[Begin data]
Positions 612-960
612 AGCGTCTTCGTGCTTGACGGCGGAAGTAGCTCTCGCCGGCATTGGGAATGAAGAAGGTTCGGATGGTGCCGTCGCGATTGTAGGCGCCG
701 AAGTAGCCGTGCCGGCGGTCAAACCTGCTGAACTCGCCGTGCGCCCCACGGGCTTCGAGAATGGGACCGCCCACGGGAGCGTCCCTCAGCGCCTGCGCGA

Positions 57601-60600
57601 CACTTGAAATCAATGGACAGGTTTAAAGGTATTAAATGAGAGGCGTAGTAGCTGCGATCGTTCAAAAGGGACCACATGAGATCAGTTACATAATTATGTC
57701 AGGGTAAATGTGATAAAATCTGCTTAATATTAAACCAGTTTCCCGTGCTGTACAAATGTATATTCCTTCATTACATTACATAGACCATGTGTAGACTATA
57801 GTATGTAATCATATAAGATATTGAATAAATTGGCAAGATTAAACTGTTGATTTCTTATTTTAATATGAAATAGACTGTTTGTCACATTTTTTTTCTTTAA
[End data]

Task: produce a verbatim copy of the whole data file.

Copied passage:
Positions 612-960
612 AGCGTCTTCGTGCTTGACGGCGGAAGTAGCTCTCGCCGGCATTGGGAATGAAGAAGGTTCGGATGGTGCCGTCGCGATTGTAGGCGCCG
701 AAGTAGCCGTGCCGGCGGTCAAACCTGCTGAACTCGCCGTGCGCCCCACGGGCTTCGAGAATGGGACCGCCCACGGGAGCGTCCCTCAGCGCCTGCGCGA

Positions 57601-60600
57601 CACTTGAAATCAATGGACAGGTTTAAAGGTATTAAATGAGAGGCGTAGTAGCTGCGATCGTTCAAAAGGGACCACATGAGATCAGTTACATAATTATGTC
57701 AGGGTAAATGTGATAAAATCTGCTTAATATTAAACCAGTTTCCCGTGCTGTACAAATGTATATTCCTTCATTACATTACATAGACCATGTGTAGACTATA
57801 GTATGTAATCATATAAGATATTGAATAAATTGGCAAGATTAAACTGTTGATTTCTTATTTTAATATGAAATAGACTGTTTGTCACATTTTTTTTCTTTAA